IP & Trade Marks, Amy Ralston,

Introduction To IP & Trade Marks

This weeks #powerhour is from Amy Ralston an Intellectual Property & Technology Associate at Stephens Scown, on an introduction to IP & trade marks for female health founders. Amy specialises in intellectual property and technology law, and has expertise in influencer marketing law and the regulation of the same. Amy heads up the IP team’s IP Audit offering, which covers the full reviewing of a business’ intellectual property position, identifying risks, concerns and recommendations.

 IP & Trade Marks, Amy ralston, Stephens scown,
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Navigating Intellectual Property for Women’s Health Innovations:

There are a variety of different options available when it comes to protecting an innovative product or service. The five key areas of intellectual property (IP) are copyright, trade marks, patents, designs and confidential information. 

Copyright and some types of unregistered designs arise automatically. However, trade marks, registered designs and patents need to be applied for in order to exist. If technology is at the heart of your business, then copyright will undoubtedly be the prevailing right. However, whether or not you or your business is the copyright holder is another matter.

It is absolutely critical to understand where rights vest and to ensure that you have all the correct licenses and permissions to commercialise your product or service. 

-Amy Ralston

Another key consideration, given the sensitivity of the data, is data protection. This is often neglected at the outset of health-tech businesses and should instead be a key factor to the development of the product – otherwise known as “privacy by design”. 

 IP & Trade Marks, Amy ralston, Stephens scown,
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Balancing Trade Secrets and Patents:

In the context of women’s health, what factors should female entrepreneurs consider when deciding between keeping certain aspects of their business as trade secrets versus seeking patent protection, and how does this impact their competitive edge in the market?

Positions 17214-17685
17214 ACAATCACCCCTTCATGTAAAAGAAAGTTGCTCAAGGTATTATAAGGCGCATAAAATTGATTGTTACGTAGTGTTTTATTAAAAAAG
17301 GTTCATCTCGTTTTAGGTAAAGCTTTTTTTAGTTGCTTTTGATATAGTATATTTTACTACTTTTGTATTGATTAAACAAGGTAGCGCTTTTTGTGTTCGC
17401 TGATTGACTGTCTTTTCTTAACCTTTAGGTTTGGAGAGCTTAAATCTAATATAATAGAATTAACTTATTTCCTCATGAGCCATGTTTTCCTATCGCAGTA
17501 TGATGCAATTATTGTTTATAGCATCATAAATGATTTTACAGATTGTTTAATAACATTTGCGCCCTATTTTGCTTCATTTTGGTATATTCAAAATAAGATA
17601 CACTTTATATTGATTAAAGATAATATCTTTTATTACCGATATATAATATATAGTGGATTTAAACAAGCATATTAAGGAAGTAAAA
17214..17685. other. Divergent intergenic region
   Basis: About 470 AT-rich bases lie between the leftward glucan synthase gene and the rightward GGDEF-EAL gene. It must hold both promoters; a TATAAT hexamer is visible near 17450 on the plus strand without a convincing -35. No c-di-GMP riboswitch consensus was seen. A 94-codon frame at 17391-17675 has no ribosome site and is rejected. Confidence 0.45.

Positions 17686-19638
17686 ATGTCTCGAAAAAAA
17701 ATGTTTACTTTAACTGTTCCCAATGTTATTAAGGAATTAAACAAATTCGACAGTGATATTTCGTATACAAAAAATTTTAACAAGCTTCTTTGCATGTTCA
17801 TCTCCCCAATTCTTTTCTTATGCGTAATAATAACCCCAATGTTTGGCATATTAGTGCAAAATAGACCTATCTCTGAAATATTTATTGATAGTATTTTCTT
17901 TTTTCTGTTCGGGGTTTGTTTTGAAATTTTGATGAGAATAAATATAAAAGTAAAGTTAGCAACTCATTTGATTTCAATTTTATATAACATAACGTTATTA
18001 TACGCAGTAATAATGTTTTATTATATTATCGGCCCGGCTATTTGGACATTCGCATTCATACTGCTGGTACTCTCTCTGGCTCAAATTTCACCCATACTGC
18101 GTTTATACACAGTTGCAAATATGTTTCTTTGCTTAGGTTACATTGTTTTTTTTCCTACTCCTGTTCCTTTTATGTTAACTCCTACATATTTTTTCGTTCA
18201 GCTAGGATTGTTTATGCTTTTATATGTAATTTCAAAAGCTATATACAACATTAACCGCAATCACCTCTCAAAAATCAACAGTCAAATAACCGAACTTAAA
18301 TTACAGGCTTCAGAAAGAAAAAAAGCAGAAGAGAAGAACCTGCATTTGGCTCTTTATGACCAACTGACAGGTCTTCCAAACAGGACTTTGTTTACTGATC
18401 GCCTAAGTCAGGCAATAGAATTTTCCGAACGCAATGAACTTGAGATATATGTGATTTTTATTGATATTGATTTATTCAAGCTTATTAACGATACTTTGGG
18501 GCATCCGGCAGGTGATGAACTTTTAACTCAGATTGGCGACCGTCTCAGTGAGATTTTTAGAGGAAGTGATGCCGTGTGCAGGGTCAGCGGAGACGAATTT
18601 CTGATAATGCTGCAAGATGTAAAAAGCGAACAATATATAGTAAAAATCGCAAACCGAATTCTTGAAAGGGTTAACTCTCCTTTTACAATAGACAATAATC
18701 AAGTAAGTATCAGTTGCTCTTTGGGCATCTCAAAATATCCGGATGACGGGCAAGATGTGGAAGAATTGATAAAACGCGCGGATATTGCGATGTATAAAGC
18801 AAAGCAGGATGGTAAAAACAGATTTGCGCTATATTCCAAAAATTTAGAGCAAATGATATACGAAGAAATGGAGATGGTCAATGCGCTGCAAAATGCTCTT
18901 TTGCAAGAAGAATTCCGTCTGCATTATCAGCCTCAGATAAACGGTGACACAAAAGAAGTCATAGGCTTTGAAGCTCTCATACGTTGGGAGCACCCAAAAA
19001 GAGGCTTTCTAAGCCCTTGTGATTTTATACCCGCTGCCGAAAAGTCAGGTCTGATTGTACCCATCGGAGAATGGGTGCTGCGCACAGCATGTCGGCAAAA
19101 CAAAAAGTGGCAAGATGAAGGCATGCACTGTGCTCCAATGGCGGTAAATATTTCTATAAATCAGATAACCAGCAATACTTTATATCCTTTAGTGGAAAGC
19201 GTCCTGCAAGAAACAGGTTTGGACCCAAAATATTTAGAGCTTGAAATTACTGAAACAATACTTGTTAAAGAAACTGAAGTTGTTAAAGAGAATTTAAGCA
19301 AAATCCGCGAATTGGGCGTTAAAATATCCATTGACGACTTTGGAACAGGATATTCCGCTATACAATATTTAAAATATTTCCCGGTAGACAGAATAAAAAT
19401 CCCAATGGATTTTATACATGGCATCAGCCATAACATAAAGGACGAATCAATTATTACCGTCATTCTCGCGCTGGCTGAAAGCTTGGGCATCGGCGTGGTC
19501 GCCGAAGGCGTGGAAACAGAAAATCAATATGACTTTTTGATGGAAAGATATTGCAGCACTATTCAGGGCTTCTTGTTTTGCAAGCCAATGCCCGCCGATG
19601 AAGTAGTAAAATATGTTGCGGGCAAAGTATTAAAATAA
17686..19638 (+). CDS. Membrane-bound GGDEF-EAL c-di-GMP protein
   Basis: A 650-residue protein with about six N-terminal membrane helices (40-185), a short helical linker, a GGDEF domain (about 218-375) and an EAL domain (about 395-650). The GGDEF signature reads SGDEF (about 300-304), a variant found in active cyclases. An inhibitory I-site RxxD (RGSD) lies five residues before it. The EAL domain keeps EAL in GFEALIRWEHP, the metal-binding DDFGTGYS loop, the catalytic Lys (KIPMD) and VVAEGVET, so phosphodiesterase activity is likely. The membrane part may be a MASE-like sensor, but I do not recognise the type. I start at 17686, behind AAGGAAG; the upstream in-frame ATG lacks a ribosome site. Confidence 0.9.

This is an excellent question. 

Patent protection is notoriously expensive and a lengthy process. However, if the budget is available and the criteria for patent protection is met, it may be a desired option – depending on the business’ objective. Trade secrets do not require any specific action to be taken, although non-disclosure agreements often help preserve the secrecy of the information and are therefore a lower cost option. 

Patents publish to the world at large how your invention or methodology works, which is a complete contrast to the trade secrecy approach.

Companies like Google and Coca Cola opted not to use patent protection but instead, trade secrecy. 

-Amy Ralston

It is worth that there is no automatic duty of confidentiality – there is a three part legal test which must be met in order for such duty to arise. The easiest way of meeting this test is by using an effective non-disclosure agreement or building in a confidentiality clause into your wider agreement.

International Expansion and IP Protection:

For female health founders aiming to expand globally, what key considerations should they keep in mind regarding intellectual property protection in different jurisdictions, especially in the context of women’s health products and services?

There is no “global law”, so with global expansion comes different jurisdictions and different laws. That said, there were a number of treaty agreements signed between the UK and a number of different countries meaning that some rights are recognised and enforceable in certain circumstances. In addition,